United States District Court, W.D. Virginia, Roanoke Division
E. Conrad, Senior United States District Judge.
Nathaniel Tower, a Virginia inmate proceeding pro se, filed
this civil rights action pursuant to 42 U.S.C. § 1983,
alleging that he was housed under unconstitutional conditions
while confined at the New River Valley Regional Jail
("NRVRJ"). After review of the record, the court
concludes that this civil action must be summarily dismissed.
allegations are sparse: (1) "I was housed in Protective
Custody segregation without a classification for over 4
months. 12-15-17 to 4-15-18"; (2) "I have been
denied my due process and access to the grievance process
multiple times"; and (3) "I have not been outside
for recreation since December 6, 2017." Compl.
2, ECF No. 1. Tower filed this § 1983 action In
July 2018, seeking monetary damages against defendants
Gregory P. Winston and Kevin Jones.
42 U.S.C. § l997e(c)(1), the court may dismiss any
§ 1983 action "with respect to prison conditions
... if the court is satisfied that the action is frivolous,
malicious, [or] fails to state a claim upon which relief can
be granted." Section 1983 permits an aggrieved party to
file a civil action against a person for actions taken under
color of state law that violated his constitutional rights.
See Cooper v. Sheehan, 735 F.3d 153, 158 (4th Cir.
2013). To state a claim, a § 1983 complaint must be more
than "labels and conclusions" or "naked
assertions devoid of further factual
enhancement." Ashcroft v. Iqbal 556 U.S. 662,
678 (2009). Rather, "a complaint must contain sufficient
factual matter, accepted as true, to state a claim to relief
that is plausible on its face." Id.
complaint, as a whole, fails to state factual matter
sufficient to state any plausible claim against the
defendants he has named. For a viable § 1983 claim,
"a plaintiff must plead that each Government-official
defendant, through the official's own individual
actions" has caused a violation of the plaintiffs
constitutional rights. Id. at 676. Tower does not
identify whether the defendants are officials at NRVRJ or
state facts about any actions they undertook, personally, in
violation of his constitutional rights. In any event, his
allegations do not indicate that he suffered any deprivation
of constitutional rights.
Eighth Amendment protects prisoners from cruel and unusual
living conditions. Rhodes v. Chapman, 452 U.S. 337,
347 (1981). However, "[t]o the extent that such
conditions are restrictive and even harsh, they are part of
the penalty that criminal offenders pay for their offenses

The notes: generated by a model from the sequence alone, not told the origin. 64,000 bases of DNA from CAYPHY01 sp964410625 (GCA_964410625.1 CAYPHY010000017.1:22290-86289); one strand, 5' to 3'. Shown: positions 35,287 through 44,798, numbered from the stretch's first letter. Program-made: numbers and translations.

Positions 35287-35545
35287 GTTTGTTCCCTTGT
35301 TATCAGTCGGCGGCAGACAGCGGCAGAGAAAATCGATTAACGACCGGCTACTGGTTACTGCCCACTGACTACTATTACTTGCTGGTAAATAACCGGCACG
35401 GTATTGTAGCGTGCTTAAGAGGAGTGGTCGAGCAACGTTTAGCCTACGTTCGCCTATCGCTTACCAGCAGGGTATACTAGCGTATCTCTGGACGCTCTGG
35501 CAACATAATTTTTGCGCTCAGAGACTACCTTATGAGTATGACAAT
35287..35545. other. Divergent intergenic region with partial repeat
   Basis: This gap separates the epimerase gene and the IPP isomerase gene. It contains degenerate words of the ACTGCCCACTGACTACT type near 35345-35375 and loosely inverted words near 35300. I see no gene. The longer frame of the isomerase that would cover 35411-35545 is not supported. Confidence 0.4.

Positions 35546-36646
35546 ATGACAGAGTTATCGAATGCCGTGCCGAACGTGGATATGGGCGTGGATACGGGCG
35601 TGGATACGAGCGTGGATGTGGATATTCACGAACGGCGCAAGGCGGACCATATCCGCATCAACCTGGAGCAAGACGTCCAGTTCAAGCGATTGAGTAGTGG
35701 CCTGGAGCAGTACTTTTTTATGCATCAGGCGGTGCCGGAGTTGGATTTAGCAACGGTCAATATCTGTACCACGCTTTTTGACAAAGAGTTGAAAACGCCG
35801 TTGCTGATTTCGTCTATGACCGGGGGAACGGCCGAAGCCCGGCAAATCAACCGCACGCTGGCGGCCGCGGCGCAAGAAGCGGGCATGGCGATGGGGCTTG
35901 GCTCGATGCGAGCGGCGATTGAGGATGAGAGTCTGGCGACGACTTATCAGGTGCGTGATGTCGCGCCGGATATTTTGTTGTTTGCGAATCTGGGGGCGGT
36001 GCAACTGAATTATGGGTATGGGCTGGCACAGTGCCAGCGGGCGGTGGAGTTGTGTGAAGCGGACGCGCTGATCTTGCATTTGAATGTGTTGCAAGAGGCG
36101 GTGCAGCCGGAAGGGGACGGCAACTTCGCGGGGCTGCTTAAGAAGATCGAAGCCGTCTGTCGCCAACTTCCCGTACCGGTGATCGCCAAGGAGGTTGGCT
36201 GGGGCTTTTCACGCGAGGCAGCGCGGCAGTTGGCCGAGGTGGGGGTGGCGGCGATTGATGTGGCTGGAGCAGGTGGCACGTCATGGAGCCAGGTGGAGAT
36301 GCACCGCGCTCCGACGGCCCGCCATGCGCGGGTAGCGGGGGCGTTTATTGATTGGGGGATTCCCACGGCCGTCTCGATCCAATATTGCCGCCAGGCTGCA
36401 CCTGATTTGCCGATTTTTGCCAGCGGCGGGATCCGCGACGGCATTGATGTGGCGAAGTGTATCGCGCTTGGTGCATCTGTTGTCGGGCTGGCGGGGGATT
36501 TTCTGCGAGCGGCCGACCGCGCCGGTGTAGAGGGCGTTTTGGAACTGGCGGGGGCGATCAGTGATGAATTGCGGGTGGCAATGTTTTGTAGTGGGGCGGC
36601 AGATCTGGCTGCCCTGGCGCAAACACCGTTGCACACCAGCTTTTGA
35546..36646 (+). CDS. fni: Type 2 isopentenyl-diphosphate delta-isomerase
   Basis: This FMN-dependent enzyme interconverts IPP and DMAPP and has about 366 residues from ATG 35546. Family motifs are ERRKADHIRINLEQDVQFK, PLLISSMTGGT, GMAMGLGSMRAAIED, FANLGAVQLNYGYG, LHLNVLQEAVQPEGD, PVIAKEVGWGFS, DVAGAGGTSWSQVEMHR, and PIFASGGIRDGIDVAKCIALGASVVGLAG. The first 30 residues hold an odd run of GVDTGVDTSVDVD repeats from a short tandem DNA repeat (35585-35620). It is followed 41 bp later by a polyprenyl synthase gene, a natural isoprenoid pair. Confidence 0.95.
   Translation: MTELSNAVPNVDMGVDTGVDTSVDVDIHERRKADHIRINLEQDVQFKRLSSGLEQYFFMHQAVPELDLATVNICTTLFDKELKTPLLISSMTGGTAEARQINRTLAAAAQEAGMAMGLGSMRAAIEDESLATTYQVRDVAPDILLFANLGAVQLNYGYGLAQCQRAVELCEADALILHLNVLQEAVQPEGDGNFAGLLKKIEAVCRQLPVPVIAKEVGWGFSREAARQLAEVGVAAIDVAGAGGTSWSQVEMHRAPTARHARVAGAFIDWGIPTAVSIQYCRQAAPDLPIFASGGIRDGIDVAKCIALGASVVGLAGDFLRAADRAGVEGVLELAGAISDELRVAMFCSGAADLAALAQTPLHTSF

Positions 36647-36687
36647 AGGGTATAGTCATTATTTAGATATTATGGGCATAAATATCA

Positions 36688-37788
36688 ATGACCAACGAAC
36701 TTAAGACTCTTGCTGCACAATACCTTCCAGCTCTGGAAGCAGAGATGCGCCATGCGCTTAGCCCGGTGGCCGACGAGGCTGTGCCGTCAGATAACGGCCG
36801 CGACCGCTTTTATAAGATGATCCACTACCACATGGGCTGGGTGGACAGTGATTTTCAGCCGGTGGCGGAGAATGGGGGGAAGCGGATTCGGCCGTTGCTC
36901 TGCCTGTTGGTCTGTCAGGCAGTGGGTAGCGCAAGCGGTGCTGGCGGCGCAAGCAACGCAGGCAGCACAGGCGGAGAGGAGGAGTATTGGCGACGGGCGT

against society." Id. To state a constitutional
claim regarding past conditions of confinement, a prisoner
must "produce evidence of a serious or significant
physical or emotional injury resulting from the challenged
conditions." Shakka v. Smith, 71 F.3d 162, 166
(4th Cir. 1995). Tower fails to identify any injury he
incurred from the alleged lack of outside recreation or from
segregated confinement. Accordingly, he states no factual
basis for an Eighth Amendment claim against anyone at
also complains about being housed in protective custody
segregated confinement, without due process. A convicted
inmate's federally protected liberty "interests are
limited to the freedom from restraint which, while not
exceeding the sentence in such an unexpected manner as to
give rise to protection by the Due Process Clause of its own
force, nonetheless imposes atypical and significant hardship
on the inmate in relation to the ordinary incidents of prison
life." Sandin v. Conner, 515 U.S. 472, 484
(1995). If the housing status the inmate challenges did not
impose atypical hardship on him, then he has no federally
protected liberty interest and, thus, no constitutional right
to particular procedural protection related to that
assignment. Id. at 486-87. Tower fails to show that
protective custody segregation at NRVRJ subjected him to any
atypical hardship, compared to other types of confinement
there. Moreover, his complaint makes clear that his term in
that segregated confinement was brief and was expressly
intended for his protection. The court cannot find that these
allegations implicate any federal due process
Tower's alleged inability to access the NRVRJ's
grievance procedure as he desired also did not implicate any
constitutionally protected right. See Booker v. S.C.
Dep't of Corr., 855 F.3d 533 (4th Cir. 2017).
"[I]nmates have no constitutional entitlement or due
process interest in access to a grievance procedure. An
inmate thus cannot bring a § 1983 claim alleging denial
of a specific grievance process." Id. at 541.
Thus, Tower's claim of denial of access to the grievance
procedure is frivolous.
stated reasons, the court will summarily dismiss the action
without prejudice under § l997e(c)(1) for failure to
state a claim upon which relief can be granted. An appropriate
order will enter this day.
Clerk is directed to send copies of this memorandum opinion
and accompanying order to plaintiff.
 Tower notified the court on October
25, 2018, that he is now confined in the Virginia Peninsula
Regional Jail in Williamsburg, Virginia, a jail facility
located within the jurisdiction of the United States District
Court for the Eastern District of Virginia.
 The court has omitted internal
quotation marks, alterations, and citations, here and
elsewhere in this memorandum opinion, except ...